tetracycline, Sumycin (Discontinued)
Omudhome Ogbru, PharmD
Omudhome Ogbru, PharmD
Dr. Ogbru received his Doctorate in Pharmacy from the University of the Pacific School of Pharmacy in 1995. He completed a Pharmacy Practice Residency at the University of Arizona/University Medical Center in 1996. He was a Professor of Pharmacy Practice and a Regional Clerkship Coordinator for the University of the Pacific School of Pharmacy from 1996-99.
Medical and Pharmacy Editor:
GENERIC NAME: tetracycline
BRAND NAME: Sumycin (Discontinued brand)
DRUG CLASS AND MECHANISM: Tetracycline is a broad spectrum antibiotic, that is, it is active against many different types of bacteria. It is effective against Hemophilus influenzae, Streptococcus pneumoniae, Mycoplasma pneumoniae, Chlamydia psittaci, Chlamydia trachomatis, Neisseria gonorrhoeae, and many others. Tetracycline prevents growth of bacteria by preventing the bacteria from manufacturing proteins that they need to survive. The first drug of the tetracycline family, chlortetracycline, was introduced in 1948.
GENERIC AVAILABLE: Yes
PREPARATIONS: Capsules: 250 and 500 mg; Oral Suspension: 125 mg/5 ml (teaspoon).
STORAGE: Tetracycline should be stored below 30 C (86 F).
PRESCRIBED FOR: Tetracycline is used for treating several types of infections caused by susceptible bacteria. Some examples include infections of the respiratory tract, urinary tract, and skin. It also is prescribed for nongonococcal urethritis, Rocky Mountain spotted fever, typhus, chancroid, cholera, brucellosis, anthrax, syphilis, and acne. It is used in combination with other medications to treat Helicobacter pylori, the bacteria associated with ulcers and inflammation of the stomach and duodenum. Vibrio cholera also is treated with tetracycline.
DOSING: Food or dairy products reduce the absorption of tetracycline. Therefore, tetracycline should be taken at least two hours before or after meals. For most infections, tetracycline is taken two to four times daily for 7 to 14 days. The usual adult dose is 1-2 g/day in 2 or 4 divided doses.
DRUG INTERACTIONS: Tetracycline should not be taken at the same time as aluminum, magnesium, or calcium-based antacids (for example, aluminum with magnesium hydroxide-oral [Mylanta, Maalox], calcium carbonate [Tums, Rolaids]); iron supplements; bismuth subsalicylate (Pepto-Bismol), and dairy products. These agents bind tetracycline in the intestine and reduce its absorption into the body.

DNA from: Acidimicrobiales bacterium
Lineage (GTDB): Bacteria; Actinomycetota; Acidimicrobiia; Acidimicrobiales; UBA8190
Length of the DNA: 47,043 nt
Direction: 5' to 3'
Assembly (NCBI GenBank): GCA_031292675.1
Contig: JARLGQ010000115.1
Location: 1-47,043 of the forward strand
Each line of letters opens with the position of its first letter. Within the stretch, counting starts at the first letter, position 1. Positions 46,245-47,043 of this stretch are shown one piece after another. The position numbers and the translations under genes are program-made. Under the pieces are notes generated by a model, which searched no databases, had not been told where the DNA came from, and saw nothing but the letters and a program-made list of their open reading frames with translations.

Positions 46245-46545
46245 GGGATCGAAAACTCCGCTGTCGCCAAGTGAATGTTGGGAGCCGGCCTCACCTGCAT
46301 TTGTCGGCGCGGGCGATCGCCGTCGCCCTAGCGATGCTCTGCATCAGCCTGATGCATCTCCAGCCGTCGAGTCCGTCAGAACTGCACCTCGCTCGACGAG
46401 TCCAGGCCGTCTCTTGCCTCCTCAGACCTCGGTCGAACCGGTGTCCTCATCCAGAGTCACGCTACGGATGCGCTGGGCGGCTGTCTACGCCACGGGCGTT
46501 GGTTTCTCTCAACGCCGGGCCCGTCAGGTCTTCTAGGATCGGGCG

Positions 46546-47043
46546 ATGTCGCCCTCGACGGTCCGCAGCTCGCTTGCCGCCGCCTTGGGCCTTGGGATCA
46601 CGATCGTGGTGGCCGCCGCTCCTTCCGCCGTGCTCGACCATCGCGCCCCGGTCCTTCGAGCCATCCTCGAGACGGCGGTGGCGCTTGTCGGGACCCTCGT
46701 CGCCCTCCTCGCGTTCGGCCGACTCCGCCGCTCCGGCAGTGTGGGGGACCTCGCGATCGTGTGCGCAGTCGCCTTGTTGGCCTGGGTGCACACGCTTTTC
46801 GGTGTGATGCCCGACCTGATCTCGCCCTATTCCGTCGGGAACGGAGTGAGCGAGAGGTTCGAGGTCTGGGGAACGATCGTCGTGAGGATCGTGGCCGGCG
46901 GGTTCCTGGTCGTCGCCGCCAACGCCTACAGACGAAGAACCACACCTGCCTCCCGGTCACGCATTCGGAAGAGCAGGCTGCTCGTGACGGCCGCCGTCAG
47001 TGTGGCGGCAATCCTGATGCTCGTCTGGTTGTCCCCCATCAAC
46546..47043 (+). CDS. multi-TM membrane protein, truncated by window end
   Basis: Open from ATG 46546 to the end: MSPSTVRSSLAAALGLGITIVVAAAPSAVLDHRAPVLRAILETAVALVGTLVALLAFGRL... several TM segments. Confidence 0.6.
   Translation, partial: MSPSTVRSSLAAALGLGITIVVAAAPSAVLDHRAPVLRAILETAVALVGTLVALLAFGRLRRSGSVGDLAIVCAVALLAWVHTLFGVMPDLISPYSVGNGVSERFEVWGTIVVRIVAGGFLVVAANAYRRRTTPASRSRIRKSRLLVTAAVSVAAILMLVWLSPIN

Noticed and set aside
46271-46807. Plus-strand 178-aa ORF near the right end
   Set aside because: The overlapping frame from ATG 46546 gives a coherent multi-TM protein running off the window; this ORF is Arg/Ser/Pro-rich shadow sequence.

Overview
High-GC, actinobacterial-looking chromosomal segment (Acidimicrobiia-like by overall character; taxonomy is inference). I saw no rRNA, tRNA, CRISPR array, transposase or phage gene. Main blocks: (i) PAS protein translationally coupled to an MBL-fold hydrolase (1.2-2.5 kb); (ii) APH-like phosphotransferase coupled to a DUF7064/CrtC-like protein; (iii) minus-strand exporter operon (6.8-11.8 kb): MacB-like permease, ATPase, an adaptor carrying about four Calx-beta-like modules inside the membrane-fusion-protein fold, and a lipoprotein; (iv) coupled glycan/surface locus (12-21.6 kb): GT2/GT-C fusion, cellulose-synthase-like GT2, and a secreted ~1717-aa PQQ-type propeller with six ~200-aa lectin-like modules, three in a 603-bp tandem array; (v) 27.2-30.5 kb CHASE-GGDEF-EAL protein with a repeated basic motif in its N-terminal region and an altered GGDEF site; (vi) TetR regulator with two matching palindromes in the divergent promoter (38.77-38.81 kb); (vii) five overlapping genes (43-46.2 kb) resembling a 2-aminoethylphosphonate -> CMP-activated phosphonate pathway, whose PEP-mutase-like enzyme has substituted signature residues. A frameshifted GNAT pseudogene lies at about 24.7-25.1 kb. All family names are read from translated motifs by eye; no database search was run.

Tetracycline may enhance the activity of the blood thinner, warfarin (Coumadin), and result in excessive "thinning" of the blood, necessitating a reduction in the dose of warfarin. Phenytoin (Dilantin), carbamazepine (Tegretol), and barbiturates (such as phenobarbital) may enhance the elimination of tetracycline and reduce the effectiveness of tetracycline. Tetracycline may reduce the effectiveness of oral contraceptives.
PREGNANCY: Tetracycline antibiotics can impair development of bone in the fetus. Therefore, tetracycline is not recommended during pregnancy unless there is no other appropriate antibiotic.
NURSING MOTHERS: Tetracycline is secreted into breast milk. Since tetracycline can impair the development of bone in infants, nursing mothers should not use tetracycline.
SIDE EFFECTS: Tetracycline is generally well-tolerated. The most common side effects are diarrhea or loose stools, nausea, abdominal pain, rash, and vomiting. Headache and dizziness may also occur. Tetracycline may cause discoloration of teeth if used in patients below 8 years of age. Exaggerated sunburn can occur with tetracycline (photosensitivity). Therefore, sunlight or sunlamp exposure should be minimized during treatment.
Reference: FDA Prescribing Information
Medically Reviewed by a Doctor on 4/4/2013
Report Problems to the Food and Drug Administration
You are encouraged to report negative side effects of prescription drugs to the FDA. Visit the FDA MedWatch website or call 1-800-FDA-1088.
Need help identifying pills and medications?
Back to Medications Index